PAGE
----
After the initial jubilation, the next phase hit me between the eyes. Ah yes, EDITING. It's where I find all those nasty little gremlins that typed, "job" instead of "jog," and "there" instead of "their."
I already know that my memory failed me on one of the character names. Poor Josiah became Jared. Thank God, for Search and Replace in Word.
Several scenes are already screaming at me for re-writes. Some I could condense, while others need more detail. There are a few questions I forgot to answer and another name change issue.
Seat-of-the-Pants writing is the way to go for me, but does present some difficulties. I'm sure plotters would have all their characters lined up in a neat row with their histories, their likes and dislikes, and, of course, their names. I've never been good at that sort of thing, so I have to do a bit more editing than the average writer.
I've printed out my pages, sent an email copy to a critique partner, and I'm ready to dive in. Now, the real work begins.
Writers: What is the toughest aspect of editing for you? How do you handle it?
Readers: Can you guess how long it takes me to write 1,000 words (on average)?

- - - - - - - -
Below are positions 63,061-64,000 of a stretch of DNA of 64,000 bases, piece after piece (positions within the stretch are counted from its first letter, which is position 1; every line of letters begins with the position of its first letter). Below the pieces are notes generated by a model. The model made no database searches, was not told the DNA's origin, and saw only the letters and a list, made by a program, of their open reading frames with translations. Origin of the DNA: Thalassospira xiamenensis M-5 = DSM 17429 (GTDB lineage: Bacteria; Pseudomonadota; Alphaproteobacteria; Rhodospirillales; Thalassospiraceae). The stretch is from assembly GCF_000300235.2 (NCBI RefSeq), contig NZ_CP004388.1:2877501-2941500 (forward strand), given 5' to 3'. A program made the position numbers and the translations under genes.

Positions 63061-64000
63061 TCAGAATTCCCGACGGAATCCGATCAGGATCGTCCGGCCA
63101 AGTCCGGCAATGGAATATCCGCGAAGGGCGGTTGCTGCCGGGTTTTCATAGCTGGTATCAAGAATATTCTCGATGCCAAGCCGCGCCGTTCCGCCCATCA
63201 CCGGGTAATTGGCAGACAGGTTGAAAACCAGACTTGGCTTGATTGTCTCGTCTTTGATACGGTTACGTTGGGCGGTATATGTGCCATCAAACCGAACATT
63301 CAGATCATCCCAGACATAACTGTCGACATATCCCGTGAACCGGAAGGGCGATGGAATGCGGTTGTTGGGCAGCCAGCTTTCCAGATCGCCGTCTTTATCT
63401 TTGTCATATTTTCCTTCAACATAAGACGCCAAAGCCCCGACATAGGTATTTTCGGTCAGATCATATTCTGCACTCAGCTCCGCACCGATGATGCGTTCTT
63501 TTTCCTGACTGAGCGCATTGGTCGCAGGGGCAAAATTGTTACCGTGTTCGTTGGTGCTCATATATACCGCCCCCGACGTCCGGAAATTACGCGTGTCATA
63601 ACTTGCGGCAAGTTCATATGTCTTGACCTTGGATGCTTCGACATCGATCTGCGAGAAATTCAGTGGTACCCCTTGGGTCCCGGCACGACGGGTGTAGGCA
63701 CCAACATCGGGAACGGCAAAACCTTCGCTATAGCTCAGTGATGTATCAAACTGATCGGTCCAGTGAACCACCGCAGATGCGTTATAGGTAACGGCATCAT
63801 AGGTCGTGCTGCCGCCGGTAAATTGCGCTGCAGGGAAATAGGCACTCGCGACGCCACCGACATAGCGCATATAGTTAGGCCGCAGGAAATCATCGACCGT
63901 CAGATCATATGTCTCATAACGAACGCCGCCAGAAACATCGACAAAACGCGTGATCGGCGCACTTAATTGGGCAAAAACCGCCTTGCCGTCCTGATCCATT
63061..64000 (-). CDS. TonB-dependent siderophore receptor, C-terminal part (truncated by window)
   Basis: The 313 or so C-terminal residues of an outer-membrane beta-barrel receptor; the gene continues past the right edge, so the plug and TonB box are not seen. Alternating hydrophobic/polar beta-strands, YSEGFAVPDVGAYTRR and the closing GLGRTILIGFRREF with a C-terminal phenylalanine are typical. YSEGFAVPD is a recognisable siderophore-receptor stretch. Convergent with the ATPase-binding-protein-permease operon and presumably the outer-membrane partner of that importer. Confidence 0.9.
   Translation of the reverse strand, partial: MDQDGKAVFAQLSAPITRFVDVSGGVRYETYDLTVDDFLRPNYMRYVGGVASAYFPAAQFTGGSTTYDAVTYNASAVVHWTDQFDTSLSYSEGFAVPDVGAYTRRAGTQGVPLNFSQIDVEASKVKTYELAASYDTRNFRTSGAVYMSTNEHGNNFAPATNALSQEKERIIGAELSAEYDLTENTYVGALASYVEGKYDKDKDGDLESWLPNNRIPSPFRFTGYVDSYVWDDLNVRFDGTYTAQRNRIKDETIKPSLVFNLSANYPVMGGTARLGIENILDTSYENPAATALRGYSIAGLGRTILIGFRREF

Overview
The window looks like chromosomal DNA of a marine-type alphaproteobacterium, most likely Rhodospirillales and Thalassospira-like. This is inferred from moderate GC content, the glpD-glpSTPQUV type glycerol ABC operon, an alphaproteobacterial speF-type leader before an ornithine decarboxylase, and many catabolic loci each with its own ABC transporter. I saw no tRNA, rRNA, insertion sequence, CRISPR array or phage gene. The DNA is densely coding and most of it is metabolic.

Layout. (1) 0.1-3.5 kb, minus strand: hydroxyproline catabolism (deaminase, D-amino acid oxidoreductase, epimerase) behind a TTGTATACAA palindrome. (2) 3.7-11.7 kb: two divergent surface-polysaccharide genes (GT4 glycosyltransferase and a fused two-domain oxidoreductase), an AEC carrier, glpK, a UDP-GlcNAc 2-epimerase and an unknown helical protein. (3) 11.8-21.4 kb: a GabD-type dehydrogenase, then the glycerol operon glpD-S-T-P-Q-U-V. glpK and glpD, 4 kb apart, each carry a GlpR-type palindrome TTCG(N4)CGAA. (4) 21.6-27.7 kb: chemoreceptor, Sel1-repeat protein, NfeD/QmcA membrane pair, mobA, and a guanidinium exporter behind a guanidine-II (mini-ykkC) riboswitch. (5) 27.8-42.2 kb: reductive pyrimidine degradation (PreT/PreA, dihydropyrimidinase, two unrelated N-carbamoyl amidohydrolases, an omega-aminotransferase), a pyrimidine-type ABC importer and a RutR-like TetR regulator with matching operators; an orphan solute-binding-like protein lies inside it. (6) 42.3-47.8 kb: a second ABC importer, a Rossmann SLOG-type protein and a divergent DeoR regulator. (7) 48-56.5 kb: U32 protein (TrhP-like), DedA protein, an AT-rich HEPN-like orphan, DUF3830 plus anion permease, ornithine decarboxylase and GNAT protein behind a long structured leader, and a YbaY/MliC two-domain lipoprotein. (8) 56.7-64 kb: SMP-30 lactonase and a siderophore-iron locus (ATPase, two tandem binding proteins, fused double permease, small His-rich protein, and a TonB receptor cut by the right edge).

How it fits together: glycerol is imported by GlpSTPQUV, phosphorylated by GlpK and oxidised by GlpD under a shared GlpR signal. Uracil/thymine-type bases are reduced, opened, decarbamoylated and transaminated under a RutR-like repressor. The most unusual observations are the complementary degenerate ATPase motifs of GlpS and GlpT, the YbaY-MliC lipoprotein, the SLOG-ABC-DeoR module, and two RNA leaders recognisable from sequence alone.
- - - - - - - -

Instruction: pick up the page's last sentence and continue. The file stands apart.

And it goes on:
Photo Credit: sri grafix
Congratulations on your next book! I am so happy for you, Suze.
I am a seat of the pants writer, too, but I LOVE to edit, so it's not the awful chore for me that it is for some writers. My biggest hurdle in book writing is the dreaded proposal.
I hope your week is full of the Lord's grace and comfort; I was so horrified to read about your cousin's death.
Love and prayers,
I am looking forward to the exciting conclusion to this series. :) Overall, I do not mind editing too much. But I dislike when I'm under a deadline and I get to the point where I am so tired of reading the material but must go over it once or twice more. That's one of the times when I am extra grateful for critique partners. :)
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